In the three months since iOS app Donna opened up its beta, the iPhone-as-personal assistant space has only gotten more crowded. And two of the companies that are eyeing it are as big as they get: Apple, with some basic new features in iOS 7, and Google Now for iOS. But as Donna officially opens to the public starting Thursday, its creators still think the big guys aren’t as focused on business productivity.
Donna uses calendaring, mapping, weather, location, contacts and more to help its users keep to a daily schedule of appointments. As I wrote earlier:
It takes your appointment details from your phone’s calendar, uses your contacts, your location and the location of where you need to be next to tell you where and when you need to leave to make your next appointment on time. It cuts out fiddling with your phone to figure out directions, the weather or what’s coming next on your calendar.
It does other things to mimic a real human assistant too: you get a push notification when it’s time to leave for your next meeting; you get an update at the end of the day about what’s on the schedule for tomorrow; and if it’s raining at the location you’re heading too it’ll let you know to bring an umbrella.
All of those features remain in the launch version, but the team behind Donna — including former Twitter product lead Kevin Cheng — has fine-tuned the app and added in a few more features. Cheng told me that users of the beta will notice the new version of Donna doesn’t drain the iPhone’s battery as quickly and the app runs faster. The look is also a big change: the retro female assistant logo icon is replaced simply by a typewritten “d.”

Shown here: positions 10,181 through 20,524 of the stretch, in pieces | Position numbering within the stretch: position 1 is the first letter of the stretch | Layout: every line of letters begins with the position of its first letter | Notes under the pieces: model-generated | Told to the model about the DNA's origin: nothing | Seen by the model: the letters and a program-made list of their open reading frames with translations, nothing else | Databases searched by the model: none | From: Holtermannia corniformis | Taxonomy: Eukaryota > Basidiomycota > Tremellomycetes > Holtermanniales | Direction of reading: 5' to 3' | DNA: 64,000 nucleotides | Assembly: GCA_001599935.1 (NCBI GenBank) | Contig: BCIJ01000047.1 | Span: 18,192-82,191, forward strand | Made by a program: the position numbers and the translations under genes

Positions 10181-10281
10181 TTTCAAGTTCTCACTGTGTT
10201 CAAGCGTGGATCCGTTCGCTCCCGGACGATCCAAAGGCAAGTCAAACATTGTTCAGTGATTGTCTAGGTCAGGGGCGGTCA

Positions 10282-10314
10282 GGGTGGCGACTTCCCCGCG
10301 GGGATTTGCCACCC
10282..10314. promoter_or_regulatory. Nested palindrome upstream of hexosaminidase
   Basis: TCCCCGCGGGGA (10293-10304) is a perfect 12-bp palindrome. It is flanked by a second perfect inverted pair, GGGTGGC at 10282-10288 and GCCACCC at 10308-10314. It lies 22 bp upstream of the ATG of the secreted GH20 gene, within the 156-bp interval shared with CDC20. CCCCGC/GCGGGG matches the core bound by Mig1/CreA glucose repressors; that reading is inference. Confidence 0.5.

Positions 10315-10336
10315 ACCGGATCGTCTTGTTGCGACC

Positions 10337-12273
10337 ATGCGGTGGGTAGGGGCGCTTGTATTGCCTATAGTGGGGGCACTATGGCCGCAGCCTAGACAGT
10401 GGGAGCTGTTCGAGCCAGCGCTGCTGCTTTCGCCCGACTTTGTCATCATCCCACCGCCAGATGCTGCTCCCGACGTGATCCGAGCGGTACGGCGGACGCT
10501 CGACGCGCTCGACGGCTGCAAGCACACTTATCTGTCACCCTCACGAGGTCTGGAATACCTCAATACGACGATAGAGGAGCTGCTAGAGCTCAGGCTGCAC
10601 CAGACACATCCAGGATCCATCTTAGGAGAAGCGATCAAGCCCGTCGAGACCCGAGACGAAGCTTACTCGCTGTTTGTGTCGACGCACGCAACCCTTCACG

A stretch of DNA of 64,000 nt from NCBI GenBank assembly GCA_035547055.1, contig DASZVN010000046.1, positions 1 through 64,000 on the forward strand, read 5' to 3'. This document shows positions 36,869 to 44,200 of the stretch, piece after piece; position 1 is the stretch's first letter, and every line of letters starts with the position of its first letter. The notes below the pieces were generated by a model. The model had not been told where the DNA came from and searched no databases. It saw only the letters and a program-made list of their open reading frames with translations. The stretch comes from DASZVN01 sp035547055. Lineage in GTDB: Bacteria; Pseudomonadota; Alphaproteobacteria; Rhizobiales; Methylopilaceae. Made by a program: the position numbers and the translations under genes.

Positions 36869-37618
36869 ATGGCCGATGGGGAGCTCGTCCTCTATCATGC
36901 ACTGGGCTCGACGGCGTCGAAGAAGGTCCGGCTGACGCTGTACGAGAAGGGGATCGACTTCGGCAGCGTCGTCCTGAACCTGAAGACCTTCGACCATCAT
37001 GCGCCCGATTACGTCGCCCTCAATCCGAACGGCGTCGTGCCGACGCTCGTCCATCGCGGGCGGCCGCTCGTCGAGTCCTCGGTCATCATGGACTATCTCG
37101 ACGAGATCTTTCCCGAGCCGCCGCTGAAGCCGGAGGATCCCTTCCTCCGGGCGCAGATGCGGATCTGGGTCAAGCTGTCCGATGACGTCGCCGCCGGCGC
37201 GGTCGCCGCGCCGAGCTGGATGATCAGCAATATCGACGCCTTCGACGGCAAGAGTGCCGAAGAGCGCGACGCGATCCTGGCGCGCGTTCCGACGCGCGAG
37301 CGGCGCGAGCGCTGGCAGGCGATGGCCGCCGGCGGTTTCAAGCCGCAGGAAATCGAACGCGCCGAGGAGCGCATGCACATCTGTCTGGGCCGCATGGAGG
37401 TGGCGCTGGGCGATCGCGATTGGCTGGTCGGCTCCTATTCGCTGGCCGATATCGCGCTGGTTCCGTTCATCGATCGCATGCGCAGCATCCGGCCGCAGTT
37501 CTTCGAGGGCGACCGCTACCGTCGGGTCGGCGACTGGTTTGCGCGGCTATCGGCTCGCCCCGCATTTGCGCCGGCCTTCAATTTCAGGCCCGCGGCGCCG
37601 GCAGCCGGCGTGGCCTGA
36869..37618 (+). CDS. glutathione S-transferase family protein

Other new features include: after leaving for an appointment, a button in the app will pop up that can email a person or group that you’re running late. If the meeting location has been entered into the app, Donna can also use your location to automatically tell them how far away you are. If you have the Uber app installed, and Donna knows it’s time for you to get on your way to an appointment, a button will pop up to call a car through the service.
Donna is just the latest example of an app combining sources of mobile data to aid an iOS user without having to be asked for help. In general, apps that help users accomplish things, especially productivity apps, are a rapidly growing category, especially on iOS — Donna has much more cause to worry about fellow small third-party app makers than a random new feature in iOS 7 and Google’s all-encompassing services.
The app is free (and ad-free) and will be available starting Thursday in the U.S. iOS App Store only for now.